An internal memorandum obtained by the Austin American-Statesman reveals that Gene Powell, the newly elected chairman of the Board of Regents, put forth some surprising ideas that seem at odds with what have been the stated goals of the University for the last several years.
In the April 7 memo titled “Draft Notes and Ideas for Discussion,” Powell proposes a set of new goals for both UT and the eight other universities in the UT System. The goals include decreasing tuition by 50 percent and increasing enrollment by 10 percent each year for four years, starting in 2013.
Powell’s proposals fly in the face of some of the most prominent goals the University has been striving toward over the past decade. Most notably, Powell’s suggestion to increase enrollment by almost 35 percent is in direct conflict with the University’s stated goal of trying to reduce class sizes. In 2004, the University commissioned a panel to analyze its long-term goals as an institution. The “Commission of 125” actually recommended that the University reduce its student body because in 2003, “the present size of The University [was] an impediment to delivering an educational experience of the highest quality.”
If enacted, Powell’s proposal would certainly result in larger classes, since, as he put it in his memo, the goal is to “Increase Undergraduate Enrollment without Appreciably Increasing Costs.”
Powell is not satisfied with simply not increasing costs; he goes on to assert that tuition should be reduced by 50 percent. While it’s refreshing to see the Board of Regents suddenly concerned with the rising cost of higher education across the country (concerns that seemed to elude them when dishing out six-figure salaries to advisers and bureaucrats), we wonder how on Earth they plan to maintain the quality of education offered by Texas universities while simultaneously increasing their workload and reducing their funding. Where will the money come from? It certainly isn’t coming from regental overlord, Gov. Rick Perry, who is overseeing a drastic reduction in state funding for Texas colleges and universities.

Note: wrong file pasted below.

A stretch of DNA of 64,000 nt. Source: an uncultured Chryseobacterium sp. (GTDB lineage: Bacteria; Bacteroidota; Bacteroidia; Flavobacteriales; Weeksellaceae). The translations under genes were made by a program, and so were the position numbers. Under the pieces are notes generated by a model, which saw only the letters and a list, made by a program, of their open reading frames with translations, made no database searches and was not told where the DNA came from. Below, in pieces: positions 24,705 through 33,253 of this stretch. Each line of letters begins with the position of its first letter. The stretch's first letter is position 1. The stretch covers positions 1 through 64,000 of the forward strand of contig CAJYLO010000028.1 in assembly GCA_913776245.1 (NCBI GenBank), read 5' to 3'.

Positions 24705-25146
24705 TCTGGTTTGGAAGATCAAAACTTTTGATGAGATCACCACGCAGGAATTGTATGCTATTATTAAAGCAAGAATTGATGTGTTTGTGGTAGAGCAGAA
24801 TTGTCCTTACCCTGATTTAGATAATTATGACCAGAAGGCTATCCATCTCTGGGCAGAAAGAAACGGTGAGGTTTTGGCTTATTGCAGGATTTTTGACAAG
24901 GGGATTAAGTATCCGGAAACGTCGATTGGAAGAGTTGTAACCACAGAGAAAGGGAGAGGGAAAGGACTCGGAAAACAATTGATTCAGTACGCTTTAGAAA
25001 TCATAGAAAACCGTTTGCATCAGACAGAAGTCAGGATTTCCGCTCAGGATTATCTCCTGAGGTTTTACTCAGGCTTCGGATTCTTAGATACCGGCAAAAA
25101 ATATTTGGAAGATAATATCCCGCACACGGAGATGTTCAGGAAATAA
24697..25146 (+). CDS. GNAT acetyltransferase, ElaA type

Meanwhile, the point that makes Powell’s memo almost laughable, were it not for Powell’s position of authority, is his suggestion that these changes will be made while establishing a timeline for UT to become the top public university in the nation. If the regents pursue a course of action similar to the one laid out by Powell, then a timeline for that designation will be easy to forecast: never.
When Powell’s memo went public on Monday night, the Board of Regents immediately attempted to backtrack from its outlandish positions. “It is an internal, draft working document with suggested goals that Chairman Powell raised,” explained UT System spokesman Anthony de Bruyn. “The full Board is not scheduled to take action with regard to these suggestions.”
Even so, it does not change the fact that the regents think such changes are plausible enough to warrant discussion. And, as history has shown, when the Board of Regents quietly contemplates something in private, there is a tendency for said idea to be quietly enacted before the public can understand what has just taken place.
If enacted to the letter, Powell’s proposal would take UT’s total enrollment to 69,026 by 2017. For reference, that would make the University the second-largest research institution in the country. There are currently no universities in the Top 50 of the US News & World Report’s annual rankings with more than 50,000 students.
And which university is the largest? Arizona State University, which has a higher education model with which many of the current regents seem to have become so enthralled.
In a letter to the Board of Regents last month following a trip to ASU, Student Government President Natalie Butler entreated the board not to let UT become a Texas version of the Arizona school. “ASU wanted to be an institution defined by its high degree of inclusiveness and ability to manufacture a significant number of degrees at a low cost,” Butler wrote. “UT-Austin, rather, is defined by its academic rigor, excellence, and support for the intellectually curious.”
There are already dozens of online colleges and dime-store diploma mills scattered across this country and this state. But there is only one University of Texas at Austin, and once stripped down, its esteem and respectability may never be restored.
So please, regents, if you’re going to play political games and fight ideological wars against the boogey-men of Ivory Tower academia, take it to some other part of the state. Don’t mess with Texas; not with our education and not with our futures.
— Dave Player for the editorial board